NTNU’s Gunnerus Library in Trondheim contains a number of manuscripts with unknown origins. Using modern technology, researchers aim to find some of these manuscripts’ secrets.
OLD BOOKS: A mysterious piece of parchment lies in a glass case at the Gunnerus Library at the Norwegian University of Science and Technology (NTNU), carefully protected from sunlight and heat. The document isn’t complete. It is cut in half, and is believed to be part of a book. The text is in Latin, written with illuminated letters in a gothic style. One of the letters is much larger than the rest, and is inlaid with gold foil.
The library has no information about the book aside from this bit of parchment. They don’t know if the rest of the page is somewhere else in the world, or if the rest of the book even exists.
According to Victoria Juhlin, a conservator at the library, this mysterious orphan page is most likely part of a church book from the 1400s, made by monks.
“One of the challenges of a project like this is studying the document as closely as possible. Documents like this are very sensitive and fragile, and should ideally not be touched or exposed to light. Throughout history, many methods have been used that cause irreparable damage to manuscripts like this one,” Juhlin says.
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Working in stations
Making books like the one this piece of parchment came from was a time-consuming process in which a lot of people were involved. Skins from sheep, calves or goats were treated with a lime solution to dissolve the fat and get rid of residual hair and tissue.
The skins were then dried and stretched on a frame, before finally being rubbed with chalk and pumice. To make each individual page, the monks worked in stations. One monk was responsible for preparing the text, while another focused on illuminating the letters, and others worked on the drawings that accompanied the stories.
To find out more about this piece of parchment, the Gunnerus Library has been working with Emilio Catelli and a team of researchers from NTNU’s Department of Chemistry.
Catelli is a PhD candidate at the Department of Chemistry, and is studying this manuscript format and similar ones as part of his doctorate work. He is writing is dissertation with PhD candidate Kidane Fanta Gebremariam, also from NTNU’s Department of Chemistry.
Rarely used on manuscripts
Catelli has primarily been using a technique called hyperspectral imaging to determine the chemical composition of the pigments used in manuscripts.
Early in the process, he contacted his supervisor Lise Lyngsnes Rande, who is a professor of biomedical optics and photonics at the university. She was one of the first researchers to use hyperspectral imaging for medical diagnostics, among other things to characterize bruises.
Hyperspectral imaging has also been used to closely examine other forms of art, primarily paintings. In 2012, “The Scream” by Edvard Munch was analysed using this method. However, it has not been used to look at old manuscripts.
“The technique is quite effective for examining old manuscripts, and yields much better results than other methods. Whole pages can be scanned and analysed in a matter of minutes. Fragile documents are also protected from marks and rough handling,” says Catelli.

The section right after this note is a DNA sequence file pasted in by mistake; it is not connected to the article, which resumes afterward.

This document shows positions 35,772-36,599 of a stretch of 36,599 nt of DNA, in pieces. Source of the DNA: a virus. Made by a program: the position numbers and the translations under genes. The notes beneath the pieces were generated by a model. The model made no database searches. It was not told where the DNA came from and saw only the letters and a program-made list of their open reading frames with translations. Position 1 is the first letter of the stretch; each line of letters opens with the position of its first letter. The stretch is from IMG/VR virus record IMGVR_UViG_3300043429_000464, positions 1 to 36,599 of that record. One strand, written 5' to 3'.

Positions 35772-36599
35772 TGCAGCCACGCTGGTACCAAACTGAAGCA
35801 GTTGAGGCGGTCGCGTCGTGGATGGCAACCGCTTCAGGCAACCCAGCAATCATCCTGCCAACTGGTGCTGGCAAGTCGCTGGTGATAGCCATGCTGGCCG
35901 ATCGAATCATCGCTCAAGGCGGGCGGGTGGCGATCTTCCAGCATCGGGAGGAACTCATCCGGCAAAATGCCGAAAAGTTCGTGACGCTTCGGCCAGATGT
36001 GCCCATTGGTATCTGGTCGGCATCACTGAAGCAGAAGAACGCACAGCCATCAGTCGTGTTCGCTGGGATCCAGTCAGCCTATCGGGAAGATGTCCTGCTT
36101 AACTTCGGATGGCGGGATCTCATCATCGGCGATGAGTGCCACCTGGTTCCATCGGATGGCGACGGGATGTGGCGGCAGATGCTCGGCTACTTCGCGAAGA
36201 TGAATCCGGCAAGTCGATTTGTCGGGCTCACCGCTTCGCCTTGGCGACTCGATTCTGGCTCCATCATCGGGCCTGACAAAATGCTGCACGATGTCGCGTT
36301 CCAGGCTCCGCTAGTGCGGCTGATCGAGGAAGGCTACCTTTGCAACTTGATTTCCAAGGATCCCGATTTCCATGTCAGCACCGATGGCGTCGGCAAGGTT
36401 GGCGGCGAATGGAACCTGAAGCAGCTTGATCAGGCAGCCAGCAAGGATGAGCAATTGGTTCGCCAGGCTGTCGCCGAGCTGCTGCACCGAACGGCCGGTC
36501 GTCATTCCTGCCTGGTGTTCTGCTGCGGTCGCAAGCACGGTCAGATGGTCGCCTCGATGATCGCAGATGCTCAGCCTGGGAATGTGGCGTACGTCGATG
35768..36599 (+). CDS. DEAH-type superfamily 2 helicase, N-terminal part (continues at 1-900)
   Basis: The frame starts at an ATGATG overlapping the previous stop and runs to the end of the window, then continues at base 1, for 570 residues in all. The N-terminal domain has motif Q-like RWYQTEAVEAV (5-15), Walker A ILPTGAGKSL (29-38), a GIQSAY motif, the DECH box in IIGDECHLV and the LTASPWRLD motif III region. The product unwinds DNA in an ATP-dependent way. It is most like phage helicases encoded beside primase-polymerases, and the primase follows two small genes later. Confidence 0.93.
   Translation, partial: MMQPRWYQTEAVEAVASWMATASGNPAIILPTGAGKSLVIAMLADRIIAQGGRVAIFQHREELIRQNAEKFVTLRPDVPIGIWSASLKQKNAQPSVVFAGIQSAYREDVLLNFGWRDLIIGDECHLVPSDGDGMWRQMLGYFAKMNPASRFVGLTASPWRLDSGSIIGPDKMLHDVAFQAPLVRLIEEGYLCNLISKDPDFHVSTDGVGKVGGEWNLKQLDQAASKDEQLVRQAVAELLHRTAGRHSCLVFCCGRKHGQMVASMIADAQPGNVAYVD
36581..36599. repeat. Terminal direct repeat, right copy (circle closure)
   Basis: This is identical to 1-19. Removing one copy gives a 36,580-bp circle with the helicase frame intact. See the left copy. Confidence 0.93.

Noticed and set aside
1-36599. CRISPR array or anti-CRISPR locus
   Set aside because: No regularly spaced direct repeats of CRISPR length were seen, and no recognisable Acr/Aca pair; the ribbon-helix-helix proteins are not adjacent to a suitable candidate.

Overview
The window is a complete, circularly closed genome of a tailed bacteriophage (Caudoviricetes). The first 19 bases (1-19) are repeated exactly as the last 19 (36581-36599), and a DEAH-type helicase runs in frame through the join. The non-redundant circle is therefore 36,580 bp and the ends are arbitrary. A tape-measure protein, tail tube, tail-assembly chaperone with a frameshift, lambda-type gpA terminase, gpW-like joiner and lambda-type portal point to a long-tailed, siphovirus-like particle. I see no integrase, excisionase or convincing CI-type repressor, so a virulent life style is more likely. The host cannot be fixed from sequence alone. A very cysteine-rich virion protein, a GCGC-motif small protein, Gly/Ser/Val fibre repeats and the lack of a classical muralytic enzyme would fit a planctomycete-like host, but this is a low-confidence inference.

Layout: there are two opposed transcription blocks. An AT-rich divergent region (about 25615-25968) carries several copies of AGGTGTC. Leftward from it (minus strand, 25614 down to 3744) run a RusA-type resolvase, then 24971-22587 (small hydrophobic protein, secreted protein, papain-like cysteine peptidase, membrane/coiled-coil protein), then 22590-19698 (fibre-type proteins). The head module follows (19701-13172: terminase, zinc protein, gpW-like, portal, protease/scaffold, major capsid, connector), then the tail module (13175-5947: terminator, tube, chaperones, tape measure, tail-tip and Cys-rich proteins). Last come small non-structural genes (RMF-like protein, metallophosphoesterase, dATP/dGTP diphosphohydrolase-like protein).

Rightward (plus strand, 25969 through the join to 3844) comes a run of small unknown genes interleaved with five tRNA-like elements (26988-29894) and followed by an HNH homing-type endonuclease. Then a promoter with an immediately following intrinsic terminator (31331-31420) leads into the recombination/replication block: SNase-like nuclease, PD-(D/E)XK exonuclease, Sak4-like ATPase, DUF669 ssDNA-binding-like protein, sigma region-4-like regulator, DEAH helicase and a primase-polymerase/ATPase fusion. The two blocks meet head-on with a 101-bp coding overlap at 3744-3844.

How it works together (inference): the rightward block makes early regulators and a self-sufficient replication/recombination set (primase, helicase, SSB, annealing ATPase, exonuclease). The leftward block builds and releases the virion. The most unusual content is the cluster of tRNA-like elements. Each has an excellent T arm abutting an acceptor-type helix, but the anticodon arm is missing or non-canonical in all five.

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Differentiates between 160 colours
Hyperspectral imaging uses a hyperspectral camera to scan the document. Advanced cameras can differentiate between 160 colours, and have 1600 pixel sensors.
These cameras are good for studying art at a macro level, where details and colour pigments that were previously impossible to see are now made visible because of the high spectral resolution.
Cultural CSI agent
“Hyperspectral imaging turns out to be very useful for studying art, with the researcher acting as a sort of cultural CSI agent. The method was originally developed for military use, specifically aerial observation. The method is also used in medical diagnostics, food science, archeology and environmental observation,” says Lyngsnes Randeberg.
According to Juhlin, the use of technology to study art has skyrocketed over the last 10-15 years, with methods that are not only much more accurate than were previously available, but also much more gentle with fragile documents. In the worst case, researchers used to cut into artefacts to study them, Juhlin explains.
Manuscripts like these need to be properly preserved to not be destroyed over time. It is important that they are not exposed to direct sunlight or high temperature. Knowing the different pigments that a piece of parchment contains, and what binders are used on it can also help conservators correctly preserve documents.
The Gunnerus Library staffers do not know much about the chemical makeup of this piece of parchment, but Catelli is helping them. In addition, he will be able to see if the parchment has been affected by any chemical reactions over time, to make sure that it is treated accordingly.
“So far, the examination that I’ve done has given us a lot of new information, but I need to verify it before I can say anything specific about the manuscript,” Catelli says.
One of the shelves at the Gunnerus Library is home to a small book with a brown spine. The book used to belong to Sigrid Undset, and is of a religious nature.
Catelli is working on analysing the book’s pages, and with the modern technology, he is able to look at the manuscript in a very different way. He is diving deep into the book’s secrets, and soon he will be able to share its knowledge with the world.